Toyota has placed enough high-efficiency solar cells on a Prius to gain up to 27 miles of driving range during a sunny day. (Image source: Toyota)
The idea of a solar-powered car is an appealing one. The first official solar car race was the Tour de Sol in Switzerland in 1985, and since that time similar races have taken place in the US, Australia, and Europe. The vehicles for such competitions are usually built by universities, often in partnership with car makers and aerospace firms, and are usually highly aerodynamic, single-seat machines having little to do with practical transportation.
Now, Toyota has announced that it is partnering with Sharp and the New Energy and Industrial Technology Development Organization (NEDO) in Japan to test a plug-in Prius hybrid whose power system has been augmented by highly-efficient solar cells. According to a Toyota news release, “The trials aim to assess the effectiveness of improvements in cruising range and fuel efficiency of electrified vehicles equipped with high-efficiency solar batteries.”
Anyone who is familiar with solar cells will be immediately doubtful about their on-board use to power a vehicle. Photovoltaic (PV) cells are great in stationary applications where, on a rooftop or in a field they can cover a large area and generate electricity, even when the sun is partially hidden behind clouds. In fact, in the early days of electric vehicle (EV) acceptance, it wasn’t uncommon for EV owners to use a rooftop solar array to help charge their vehicles. But finding enough surface area on a vehicle to mount enough solar panels to make a difference is a problem.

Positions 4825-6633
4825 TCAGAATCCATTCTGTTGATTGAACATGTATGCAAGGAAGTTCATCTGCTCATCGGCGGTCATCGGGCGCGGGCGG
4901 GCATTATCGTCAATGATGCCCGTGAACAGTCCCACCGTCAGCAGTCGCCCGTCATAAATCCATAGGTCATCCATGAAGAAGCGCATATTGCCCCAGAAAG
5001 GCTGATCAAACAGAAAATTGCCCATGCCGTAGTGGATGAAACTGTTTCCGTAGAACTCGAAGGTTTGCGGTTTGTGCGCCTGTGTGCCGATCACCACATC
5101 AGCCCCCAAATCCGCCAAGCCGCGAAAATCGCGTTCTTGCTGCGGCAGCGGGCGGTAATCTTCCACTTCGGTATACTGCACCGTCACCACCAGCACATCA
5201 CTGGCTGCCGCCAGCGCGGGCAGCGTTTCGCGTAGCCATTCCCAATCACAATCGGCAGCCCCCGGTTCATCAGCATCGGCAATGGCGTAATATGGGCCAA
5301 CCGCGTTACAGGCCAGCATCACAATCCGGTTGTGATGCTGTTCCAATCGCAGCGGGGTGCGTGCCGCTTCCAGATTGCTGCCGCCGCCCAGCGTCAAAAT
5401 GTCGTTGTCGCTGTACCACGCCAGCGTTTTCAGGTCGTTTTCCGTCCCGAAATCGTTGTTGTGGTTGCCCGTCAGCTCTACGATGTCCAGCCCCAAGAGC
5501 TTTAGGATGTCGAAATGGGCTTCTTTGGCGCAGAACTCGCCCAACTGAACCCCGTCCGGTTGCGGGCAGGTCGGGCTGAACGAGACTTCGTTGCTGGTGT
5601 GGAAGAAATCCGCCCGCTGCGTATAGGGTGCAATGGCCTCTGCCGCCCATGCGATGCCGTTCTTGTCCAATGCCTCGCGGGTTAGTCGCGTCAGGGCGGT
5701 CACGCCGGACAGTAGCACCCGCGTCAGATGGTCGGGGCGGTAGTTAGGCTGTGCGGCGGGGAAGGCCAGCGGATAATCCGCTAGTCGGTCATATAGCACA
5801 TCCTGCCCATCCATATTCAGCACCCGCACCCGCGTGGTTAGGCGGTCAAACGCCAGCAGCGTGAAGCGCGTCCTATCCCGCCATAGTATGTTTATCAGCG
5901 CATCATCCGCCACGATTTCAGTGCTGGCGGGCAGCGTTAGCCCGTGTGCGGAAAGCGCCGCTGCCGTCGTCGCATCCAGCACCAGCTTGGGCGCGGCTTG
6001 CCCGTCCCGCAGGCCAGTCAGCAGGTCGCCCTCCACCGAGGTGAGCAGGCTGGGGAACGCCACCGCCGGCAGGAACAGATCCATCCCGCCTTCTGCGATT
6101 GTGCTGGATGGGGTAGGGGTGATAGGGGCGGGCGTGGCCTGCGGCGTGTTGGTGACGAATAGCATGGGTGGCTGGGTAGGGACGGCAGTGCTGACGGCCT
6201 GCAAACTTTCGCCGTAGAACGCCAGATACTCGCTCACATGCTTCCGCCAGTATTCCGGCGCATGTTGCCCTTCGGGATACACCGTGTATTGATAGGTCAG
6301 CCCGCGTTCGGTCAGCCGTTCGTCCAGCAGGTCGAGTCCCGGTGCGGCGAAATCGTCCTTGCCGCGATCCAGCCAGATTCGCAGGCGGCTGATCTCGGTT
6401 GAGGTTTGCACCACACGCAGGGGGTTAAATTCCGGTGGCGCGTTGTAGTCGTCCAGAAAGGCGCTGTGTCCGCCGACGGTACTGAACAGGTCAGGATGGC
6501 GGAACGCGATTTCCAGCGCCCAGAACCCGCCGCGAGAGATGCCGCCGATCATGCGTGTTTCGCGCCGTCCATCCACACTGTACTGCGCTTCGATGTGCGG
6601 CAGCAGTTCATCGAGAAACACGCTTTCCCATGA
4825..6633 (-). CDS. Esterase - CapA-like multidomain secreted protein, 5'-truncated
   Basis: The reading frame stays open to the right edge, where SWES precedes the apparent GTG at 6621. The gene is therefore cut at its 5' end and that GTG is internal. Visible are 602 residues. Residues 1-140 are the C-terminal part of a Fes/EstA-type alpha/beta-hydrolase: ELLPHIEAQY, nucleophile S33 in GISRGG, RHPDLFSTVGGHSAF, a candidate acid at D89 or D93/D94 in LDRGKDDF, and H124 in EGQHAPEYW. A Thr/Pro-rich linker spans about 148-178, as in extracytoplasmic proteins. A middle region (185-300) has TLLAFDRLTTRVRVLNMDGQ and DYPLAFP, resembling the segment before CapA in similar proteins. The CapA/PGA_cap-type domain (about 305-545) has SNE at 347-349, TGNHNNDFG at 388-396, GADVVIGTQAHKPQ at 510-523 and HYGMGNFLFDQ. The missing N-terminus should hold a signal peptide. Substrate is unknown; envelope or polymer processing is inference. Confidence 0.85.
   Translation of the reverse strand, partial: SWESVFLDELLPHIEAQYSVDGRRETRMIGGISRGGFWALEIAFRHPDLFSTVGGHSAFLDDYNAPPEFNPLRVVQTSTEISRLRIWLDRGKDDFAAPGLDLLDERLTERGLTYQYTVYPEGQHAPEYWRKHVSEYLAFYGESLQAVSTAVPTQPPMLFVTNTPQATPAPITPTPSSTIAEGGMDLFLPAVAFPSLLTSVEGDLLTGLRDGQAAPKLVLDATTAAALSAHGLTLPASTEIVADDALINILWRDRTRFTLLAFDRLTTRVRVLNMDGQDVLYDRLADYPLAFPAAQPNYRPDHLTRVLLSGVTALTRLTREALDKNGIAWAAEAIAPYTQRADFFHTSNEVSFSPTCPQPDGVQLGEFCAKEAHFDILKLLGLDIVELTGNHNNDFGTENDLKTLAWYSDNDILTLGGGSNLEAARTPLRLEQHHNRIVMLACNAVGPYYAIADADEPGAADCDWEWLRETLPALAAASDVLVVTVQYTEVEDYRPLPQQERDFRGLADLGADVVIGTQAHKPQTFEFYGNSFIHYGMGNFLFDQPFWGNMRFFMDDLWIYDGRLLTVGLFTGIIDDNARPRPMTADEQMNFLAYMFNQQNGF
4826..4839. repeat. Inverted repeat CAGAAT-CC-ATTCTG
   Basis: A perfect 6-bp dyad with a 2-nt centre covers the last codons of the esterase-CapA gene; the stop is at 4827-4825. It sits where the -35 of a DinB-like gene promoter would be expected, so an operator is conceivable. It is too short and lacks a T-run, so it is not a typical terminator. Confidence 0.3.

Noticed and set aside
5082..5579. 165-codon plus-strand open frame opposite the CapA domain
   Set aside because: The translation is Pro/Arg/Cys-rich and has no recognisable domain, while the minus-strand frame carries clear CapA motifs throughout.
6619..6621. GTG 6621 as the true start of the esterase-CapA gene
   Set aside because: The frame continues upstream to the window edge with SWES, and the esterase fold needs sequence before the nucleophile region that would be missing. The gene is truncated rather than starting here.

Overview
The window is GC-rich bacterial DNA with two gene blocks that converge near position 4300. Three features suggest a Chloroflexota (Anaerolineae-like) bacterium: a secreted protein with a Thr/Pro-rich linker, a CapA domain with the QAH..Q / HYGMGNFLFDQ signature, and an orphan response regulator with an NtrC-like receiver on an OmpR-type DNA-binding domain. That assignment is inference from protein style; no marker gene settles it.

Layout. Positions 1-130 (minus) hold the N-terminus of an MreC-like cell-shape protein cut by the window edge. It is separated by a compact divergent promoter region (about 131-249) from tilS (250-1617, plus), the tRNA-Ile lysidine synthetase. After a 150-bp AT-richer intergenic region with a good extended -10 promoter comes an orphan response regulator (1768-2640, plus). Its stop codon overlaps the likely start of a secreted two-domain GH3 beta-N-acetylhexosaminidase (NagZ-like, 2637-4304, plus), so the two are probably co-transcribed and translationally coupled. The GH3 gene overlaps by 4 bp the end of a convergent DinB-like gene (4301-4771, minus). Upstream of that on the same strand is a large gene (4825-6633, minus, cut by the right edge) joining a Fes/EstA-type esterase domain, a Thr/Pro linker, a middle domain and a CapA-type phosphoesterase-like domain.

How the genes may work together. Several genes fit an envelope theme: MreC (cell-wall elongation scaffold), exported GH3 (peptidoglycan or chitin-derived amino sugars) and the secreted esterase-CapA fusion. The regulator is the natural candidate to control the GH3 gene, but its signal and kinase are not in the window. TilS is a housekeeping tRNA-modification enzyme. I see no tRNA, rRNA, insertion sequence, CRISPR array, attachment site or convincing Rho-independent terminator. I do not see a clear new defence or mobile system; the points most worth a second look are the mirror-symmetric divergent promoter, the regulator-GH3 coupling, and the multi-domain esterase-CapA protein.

Solar panels have been used on some EVs—the original Nissan Leaf for example had an option of a small solar panel on its rear spoiler whose purpose was to maintain the charge of the car’s 12-volt auxiliary battery. Likewise, Toyota has offered solar panels for the roof of its Prius that generated enough power to run a cooling fan in the cabin.
On the Road
Early in 2019, German company Sono Motors announced that it would be going into production with its Sion solar-powered EV. Similar in size to a Nissan Leaf, every flat surface of the Sion is covered in solar cells. The company claims that on a sunny day, the Sion will gain about 19 miles of driving range from the 1.2 kilowatts of output that the solar panels can produce. Although the company plans to eventually sell its Sion worldwide, initially it is concentrating on the European market.
Sharp has developed a high-efficiency solar battery cell with a conversion efficiency of 34 percent (about 10% higher than current commercial cells) and modularized it to create an onboard solar battery panel for Toyota. The solar cell is a thin film about 0.03 mm in thickness. Toyota installed this panel on the roof, hood, rear hatch door, and other parts of its “Prius PHV” to produce a car that could be tested and demonstrated on public roads.
According to the news release, “By enhancing the solar battery panel’s efficiency and expanding its onboard area, Toyota was able to achieve a rated power generation output of around 860 watts.” The result is a system that charges the driving battery while the vehicle is parked and also while it’s being driven. During a full day, Toyota estimates the solar panels will add about 27 miles of EV driving range to the Prius. Because an average person in the US drives around 29 miles per day, the use of solar power for EV charging is beginning to look more practical.
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Senior Editor Kevin Clemens has been writing about energy, automotive, and transportation topics for more than 30 years. He has masters degrees in Materials Engineering and Environmental Education and a doctorate degree in Mechanical Engineering, specializing in aerodynamics. He has set several world land speed records on electric motorcycles that he built in his workshop.
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